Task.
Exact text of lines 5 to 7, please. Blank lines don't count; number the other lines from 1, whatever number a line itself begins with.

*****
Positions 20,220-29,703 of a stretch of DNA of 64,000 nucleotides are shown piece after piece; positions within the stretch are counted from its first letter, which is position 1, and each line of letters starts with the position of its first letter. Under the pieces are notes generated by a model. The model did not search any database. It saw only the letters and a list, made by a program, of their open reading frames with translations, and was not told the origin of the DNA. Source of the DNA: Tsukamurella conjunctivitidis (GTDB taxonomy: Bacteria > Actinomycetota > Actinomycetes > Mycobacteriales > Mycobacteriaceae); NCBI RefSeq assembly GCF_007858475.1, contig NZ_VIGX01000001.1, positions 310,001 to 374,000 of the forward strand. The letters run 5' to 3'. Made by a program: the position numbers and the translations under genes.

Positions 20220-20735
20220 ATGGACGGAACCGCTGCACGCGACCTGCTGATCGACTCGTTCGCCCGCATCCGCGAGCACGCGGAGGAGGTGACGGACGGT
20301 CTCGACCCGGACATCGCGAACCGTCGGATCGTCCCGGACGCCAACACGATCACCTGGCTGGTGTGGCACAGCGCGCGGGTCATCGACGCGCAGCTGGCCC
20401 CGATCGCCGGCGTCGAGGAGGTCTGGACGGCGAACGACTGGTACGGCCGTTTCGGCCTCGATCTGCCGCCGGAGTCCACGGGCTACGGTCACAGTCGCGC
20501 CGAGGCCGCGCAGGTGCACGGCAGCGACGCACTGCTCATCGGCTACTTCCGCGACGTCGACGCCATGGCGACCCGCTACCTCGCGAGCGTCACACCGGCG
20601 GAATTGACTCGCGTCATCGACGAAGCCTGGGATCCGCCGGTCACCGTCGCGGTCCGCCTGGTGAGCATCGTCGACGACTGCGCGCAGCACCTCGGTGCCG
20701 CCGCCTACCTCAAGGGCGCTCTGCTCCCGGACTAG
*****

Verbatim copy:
20401 CGATCGCCGGCGTCGAGGAGGTCTGGACGGCGAACGACTGGTACGGCCGTTTCGGCCTCGATCTGCCGCCGGAGTCCACGGGCTACGGTCACAGTCGCGC
20501 CGAGGCCGCGCAGGTGCACGGCAGCGACGCACTGCTCATCGGCTACTTCCGCGACGTCGACGCCATGGCGACCCGCTACCTCGCGAGCGTCACACCGGCG
20601 GAATTGACTCGCGTCATCGACGAAGCCTGGGATCCGCCGGTCACCGTCGCGGTCCGCCTGGTGAGCATCGTCGACGACTGCGCGCAGCACCTCGGTGCCG